We pray for the fruits of new life for those children, who as a result of wars and hunger, grow up without hope, lacking education and health care; and to those elderly persons who are cast off by a selfish culture that ostracizes those who are not “productive”.

We also implore fruits of wisdom for those who have political responsibilities in our world, that they may always respect human dignity, devote themselves actively to the pursuit of the common good, and ensure the development and security of their own citizens.

The love of God “dispels wickedness, washes faults away, restores innocence to the fallen, and joy to mourners, drives out hatred, fosters concord and brings down the mighty” (Easter Proclamation).

Happy Easter to all!

 

 

The full text of the pope’s 2018 Sunday Easter address: https://qz.com/1242396/on-easter-sunday-pope-francis-doled-out-blessings-to-syria-and-other-geopolitical-hotspots/

 

 

 

o

 


Ministry for Peace initiative – recruiting

January 28, 2018

.

“We must wage peace with sophistication and commitment just as we now wage war.” Marianne Williamson, US Department of Peace Initiative

In 2003 a bill was presented to Parliament to pave the way for the formation of a Ministry for Peace. Introducing his bill, Labour MP John McDonnell called for a new Government Department whose sole purpose would be to focus the resources of government on the promotion of peace and the eventual abolition of war. Diana Basterfield was active in organising meetings and a support network

In 2011 he set up and chaired the all-party group on conflict prevention and conflict resolution whose secretariat was provided by Engi. The group went into ‘abeyance’ seeking another way forward in 2016.

Jeremy Corbyn has revealed that he will appoint a minister for peace and disarmament if he becomes Prime Minister. The Labour leader outlined his plan in an hour-long documentary, directed by award-winning filmmaker Ken Loach, detailing his interactions with party supporters. A brief video on the subject may be seen here.

In November, Conscience met the Shadow Minister for Peace & Disarmament, Mr Fabian Hamilton, MP for Leeds North East at a meeting where many gathered to hear what a Minister for Peace & Disarmament would really do, what their role would consist of, and suggest their own thoughts on what the Minister’s remit should be.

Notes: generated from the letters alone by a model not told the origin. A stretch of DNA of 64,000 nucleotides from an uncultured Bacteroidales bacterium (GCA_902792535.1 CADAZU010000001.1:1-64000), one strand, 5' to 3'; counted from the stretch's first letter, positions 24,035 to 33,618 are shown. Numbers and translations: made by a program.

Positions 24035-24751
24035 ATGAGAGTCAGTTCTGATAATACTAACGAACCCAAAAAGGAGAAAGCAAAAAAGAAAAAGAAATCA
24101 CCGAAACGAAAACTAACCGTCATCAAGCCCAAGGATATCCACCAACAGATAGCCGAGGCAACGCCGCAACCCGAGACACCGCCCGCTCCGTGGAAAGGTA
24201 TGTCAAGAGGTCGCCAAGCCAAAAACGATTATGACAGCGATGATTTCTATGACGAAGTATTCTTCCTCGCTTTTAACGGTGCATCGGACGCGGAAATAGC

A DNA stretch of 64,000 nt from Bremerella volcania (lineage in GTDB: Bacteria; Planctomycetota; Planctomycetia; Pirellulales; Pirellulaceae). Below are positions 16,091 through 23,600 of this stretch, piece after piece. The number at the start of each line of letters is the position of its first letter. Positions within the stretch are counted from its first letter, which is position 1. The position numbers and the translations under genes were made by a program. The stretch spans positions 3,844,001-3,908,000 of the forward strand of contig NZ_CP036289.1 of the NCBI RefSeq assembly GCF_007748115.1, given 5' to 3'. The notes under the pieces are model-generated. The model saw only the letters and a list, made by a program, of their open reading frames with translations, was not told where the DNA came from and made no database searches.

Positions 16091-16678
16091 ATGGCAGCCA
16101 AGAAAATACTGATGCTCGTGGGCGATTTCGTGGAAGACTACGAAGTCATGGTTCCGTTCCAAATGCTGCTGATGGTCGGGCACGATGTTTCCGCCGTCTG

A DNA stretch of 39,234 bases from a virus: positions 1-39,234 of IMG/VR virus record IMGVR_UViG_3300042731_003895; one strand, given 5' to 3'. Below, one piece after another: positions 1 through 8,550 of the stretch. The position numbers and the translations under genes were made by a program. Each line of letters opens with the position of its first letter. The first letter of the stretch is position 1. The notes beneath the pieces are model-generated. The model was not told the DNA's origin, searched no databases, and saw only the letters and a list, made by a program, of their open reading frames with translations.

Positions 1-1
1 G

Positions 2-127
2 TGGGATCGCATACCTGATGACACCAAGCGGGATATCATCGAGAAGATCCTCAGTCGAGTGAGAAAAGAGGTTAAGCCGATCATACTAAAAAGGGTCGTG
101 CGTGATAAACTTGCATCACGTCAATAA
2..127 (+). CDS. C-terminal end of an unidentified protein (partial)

A member of Scientists for Global Responsibility has forwarded information from Conscience, which campaigns for a progressive increase in the amount of UK tax spent on peacebuilding, and a corresponding decrease in the amount spent on war and preparation for war.

Conscience: Taxes for Peace not War is looking for someone to write an evidence-based academic paper on the pros and cons of having a Minister for Peace/Ministry for Peace in the UK based on experiences elsewhere and anticipated benefits here. The post will be fully funded by Conscience.

Details are here:

http://www.conscienceonline.org.uk/2018/01/conscience-is-hiring/

 

 

o


Ireland protests: the EU Talking Peace – Preparing for War

January 26, 2018

As noted on this website, Ireland has a traditional policy of military neutrality defined as non-membership of mutual defence alliances, but in the midst of the ongoing controversy regarding Brexit and the fate of the Irish border, a very significant move by the Cabinet has gone almost unnoticed. This is the decision to give the go-ahead for Ireland to take part in EU plans for closer cooperation on ‘security and defence’ matters.

This plan, to establish permanent structured cooperation, is known as PESCO:

“Article 42 (6) of the Treaty on European Union (TEU) according to which those “Member States whose military capabilities fulfil higher criteria and which have made more binding commitments to one another in this area with a “view to the most demanding missions” shall establish permanent structured cooperation (PESCO) within the Union framework” – read more here.

The Irish Peace and Neutrality Alliance (PANA), and the Peoples’ Movement are organising a Conference on PESCO in Dublin on Saturday 17th February 2018, 12pm-5pm.

PESCO is justified under the catch-all excuse of combating the growing threat of terrorism, and comes with the ritual assurance that this poses no threat to Ireland’s traditional and highly-regarded policy of neutrality.